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Has It Become Stupid NOT to Walk Away?

Yesterday I posted on the latest Negative Equity Report from First American Core Logic. In that post, I quoted the report as saying that one of the ramifications of negative equity is that it is:

a major factor in changing homeowners’ default behavior.

That change in behavior could take on many different forms. One of the most alarming is the concept of ‘walking away’. By that I mean the borrower just decides to no longer make mortgage payments whether they have the financial where-with-all to pay or not. We have posted on this before.

In those posts, we followed the evolution of the concept from its beginnings in the blog-o-sphere, to the creation of a web site (www.YouWalkAway.com), to the main street media covering the issue. We then reported on how a law professor at the University of Arizona wrote a paper supporting the idea.

Then something strange happened. Main stream media started to not just report on the concept but instead actually started to support a person’s right to walk away from their mortgage obligation. The New York Times in an article in January said:

“Mortgage holders do sign a promissory note, which is a promise to pay. But the contract explicitly details the penalty for nonpayment — surrender of the property…The borrower isn’t escaping the consequences; he is suffering them.”

A few days later, in their blog, The New York Times went further by giving step-by-step directions on how to walk away.

That brings us to last week. Brett Arends of The Wall Street Journal wrote in Market Watch, which is part of WSJ’s digital network, an article suggesting you may be stupid for not walking away. Here are a few excerpts from that article:

Millions of Americans are now deeply underwater on their mortgage. If you’re among them, you need to stop living in a dream world and give serious thought to walking away from the debt…No, you shouldn’t feel bad about it, and you shouldn’t feel guilty.

Stop trying to chase your lost equity. That money is gone. Don’t think like the gambler who blows more and more cash trying to win back his losses. That’s how a lot of people turn a small loss into a big one.

If you are reluctant to give up on “your” home, realize that it isn’t “yours.” If you are in negative equity, it’s the bank’s home. You’re just renting it. And right now you may be paying way above market rates. You need to be ruthless about your cash flow.

Still, when it comes to the idea of walking away from debts, many people are held back by a sense of morality. They feel it’s wrong to abandon their obligations. They don’t want to be a deadbeat. Your instincts, while honorable, are leading you astray. The economy is fundamentally amoral.

Whether we like it or not, walking away from debts is as American as apple pie.

Wow! The Wall Street Journal is telling people to walk away. I’m not here to say that advice is correct or incorrect. I’m just shocked they are saying it.

What does this mean to you?

If you are hoping that the housing market will recover soon, read the following thoughts from Professor Robert Shiller, founder of the Case Shiller Index and one of the leading experts on housing in this country:

“The market has shown a lot of momentum,” Mr. Shiller said. “What trend are we seeing now? It’s very ambiguous.” Mr. Shiller said that one of his greatest worries about the housing market are so-called strategic defaults, where borrowers who owe more than their homes are worth and can afford their monthly payments choose to default anyway.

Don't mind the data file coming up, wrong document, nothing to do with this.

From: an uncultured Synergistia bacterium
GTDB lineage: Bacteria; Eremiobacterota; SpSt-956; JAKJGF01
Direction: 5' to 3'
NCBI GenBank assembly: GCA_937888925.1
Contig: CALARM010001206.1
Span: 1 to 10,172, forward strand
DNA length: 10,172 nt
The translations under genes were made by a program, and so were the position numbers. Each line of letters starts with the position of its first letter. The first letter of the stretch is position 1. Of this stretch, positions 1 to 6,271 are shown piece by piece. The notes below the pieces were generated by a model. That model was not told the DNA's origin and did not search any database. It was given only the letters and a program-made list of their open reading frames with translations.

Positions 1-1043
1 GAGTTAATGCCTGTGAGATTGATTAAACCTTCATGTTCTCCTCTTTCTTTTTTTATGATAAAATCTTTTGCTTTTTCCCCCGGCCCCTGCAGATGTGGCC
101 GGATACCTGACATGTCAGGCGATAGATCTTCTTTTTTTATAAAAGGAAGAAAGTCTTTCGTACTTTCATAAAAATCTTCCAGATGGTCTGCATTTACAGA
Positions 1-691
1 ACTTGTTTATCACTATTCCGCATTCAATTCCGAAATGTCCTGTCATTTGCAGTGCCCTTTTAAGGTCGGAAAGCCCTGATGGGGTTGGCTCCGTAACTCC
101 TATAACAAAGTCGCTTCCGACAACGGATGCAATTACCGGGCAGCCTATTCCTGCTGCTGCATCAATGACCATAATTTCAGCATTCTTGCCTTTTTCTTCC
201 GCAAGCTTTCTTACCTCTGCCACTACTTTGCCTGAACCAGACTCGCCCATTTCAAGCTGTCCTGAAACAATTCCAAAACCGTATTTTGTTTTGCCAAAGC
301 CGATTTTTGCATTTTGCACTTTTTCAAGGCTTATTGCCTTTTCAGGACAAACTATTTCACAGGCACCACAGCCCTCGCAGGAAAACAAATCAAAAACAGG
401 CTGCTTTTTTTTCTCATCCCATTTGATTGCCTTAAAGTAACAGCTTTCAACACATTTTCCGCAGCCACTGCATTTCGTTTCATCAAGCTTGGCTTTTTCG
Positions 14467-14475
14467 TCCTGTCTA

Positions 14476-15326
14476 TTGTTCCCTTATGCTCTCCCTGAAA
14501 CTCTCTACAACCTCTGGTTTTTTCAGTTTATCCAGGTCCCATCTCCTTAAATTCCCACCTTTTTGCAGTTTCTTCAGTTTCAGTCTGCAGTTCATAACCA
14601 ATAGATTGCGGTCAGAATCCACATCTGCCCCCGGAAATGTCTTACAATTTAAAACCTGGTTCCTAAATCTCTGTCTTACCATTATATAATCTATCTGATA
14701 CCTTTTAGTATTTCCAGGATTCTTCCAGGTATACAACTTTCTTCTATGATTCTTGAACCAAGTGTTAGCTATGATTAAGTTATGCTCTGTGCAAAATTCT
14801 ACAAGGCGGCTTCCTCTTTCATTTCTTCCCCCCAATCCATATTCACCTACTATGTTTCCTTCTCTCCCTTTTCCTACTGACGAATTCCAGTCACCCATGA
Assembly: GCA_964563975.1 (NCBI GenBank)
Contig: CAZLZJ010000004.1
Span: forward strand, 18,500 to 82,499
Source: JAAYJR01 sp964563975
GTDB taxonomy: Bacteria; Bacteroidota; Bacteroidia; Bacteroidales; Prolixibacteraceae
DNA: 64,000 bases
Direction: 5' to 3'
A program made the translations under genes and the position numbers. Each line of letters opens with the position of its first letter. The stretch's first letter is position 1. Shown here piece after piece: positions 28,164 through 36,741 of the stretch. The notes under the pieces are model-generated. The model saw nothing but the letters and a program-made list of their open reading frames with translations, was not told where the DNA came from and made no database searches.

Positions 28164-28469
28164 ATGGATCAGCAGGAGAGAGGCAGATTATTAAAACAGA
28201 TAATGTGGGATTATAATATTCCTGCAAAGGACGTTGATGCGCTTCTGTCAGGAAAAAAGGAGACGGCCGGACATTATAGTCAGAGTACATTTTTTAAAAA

Where did I read Mr. Shiller’s remarks? The Wall Street Journal. Two days before the Brent Arends article.


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11 replies
  1. Mary Lynn Carner
    Mary Lynn Carner says:

    Shame on you, Mr. Arends, for saying it’s OK to default on a promise to pay. It isn’t as American as apple pie to most of us. I grew up in a family where my grandfather actually paid weekly insurance premiums for his customers during the depression so they would remain insured. That’s American. There is always someone who beneifts or is hurt by our actions. I vote for those who do not hurt others. A bank may look like a faceless entity to a borrower, but it is a conglomerate of people who trusted the borrower enough to give him the opportunity to own a home. Respect the institution, the investors, the people who make our way of life possible. And pay your debts.

    Reply
  2. Michael Mekler
    Michael Mekler says:

    Steve,
    It was a real pleasure to meet you in Dallas and listen to your presentation. Although I still feel the recovery is not as distant as 2015 your numbers are sobering to say the least.
    The main purpose for this comment, and since a large part of your audience is in the real estate and mortgage fields, I often wonder how many professionals will still be allowed to conduct business after the new transition to the National Mortgage Licensing System. Namely I am referring to the new credit and background check guidelines. I know in the state of California the law was clear no to strip anybody from a federal or state issued licenses when there is a hardship that drives the individual to foreclosure or bankruptcy. It seems now that the only license protected by the law is your drivers license. Since we have been a sector affected directly and severely by the downturn of the economy, do you have any insight as to how the licensing agencies are interpreting the word “financially responsible” in the new license application guidelines?